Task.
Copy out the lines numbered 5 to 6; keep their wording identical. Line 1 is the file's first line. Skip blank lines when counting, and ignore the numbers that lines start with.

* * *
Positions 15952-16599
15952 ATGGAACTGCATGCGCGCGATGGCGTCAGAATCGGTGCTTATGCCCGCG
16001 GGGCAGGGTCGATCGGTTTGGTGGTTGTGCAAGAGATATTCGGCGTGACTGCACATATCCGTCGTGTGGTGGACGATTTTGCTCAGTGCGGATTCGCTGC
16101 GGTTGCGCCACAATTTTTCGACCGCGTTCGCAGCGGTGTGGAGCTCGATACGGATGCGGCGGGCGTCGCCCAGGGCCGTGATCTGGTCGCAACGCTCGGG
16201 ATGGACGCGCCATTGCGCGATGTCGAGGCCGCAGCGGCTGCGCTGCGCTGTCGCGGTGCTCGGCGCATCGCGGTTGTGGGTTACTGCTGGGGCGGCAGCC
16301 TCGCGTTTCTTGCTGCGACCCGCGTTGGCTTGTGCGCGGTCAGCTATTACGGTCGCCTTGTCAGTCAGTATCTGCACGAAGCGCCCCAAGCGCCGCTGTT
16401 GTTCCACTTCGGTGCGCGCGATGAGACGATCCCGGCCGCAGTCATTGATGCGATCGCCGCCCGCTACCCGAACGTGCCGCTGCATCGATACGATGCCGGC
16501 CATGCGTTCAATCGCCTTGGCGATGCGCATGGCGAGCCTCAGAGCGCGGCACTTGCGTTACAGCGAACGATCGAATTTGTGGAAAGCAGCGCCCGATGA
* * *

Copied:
16201 ATGGACGCGCCATTGCGCGATGTCGAGGCCGCAGCGGCTGCGCTGCGCTGTCGCGGTGCTCGGCGCATCGCGGTTGTGGGTTACTGCTGGGGCGGCAGCC
16301 TCGCGTTTCTTGCTGCGACCCGCGTTGGCTTGTGCGCGGTCAGCTATTACGGTCGCCTTGTCAGTCAGTATCTGCACGAAGCGCCCCAAGCGCCGCTGTT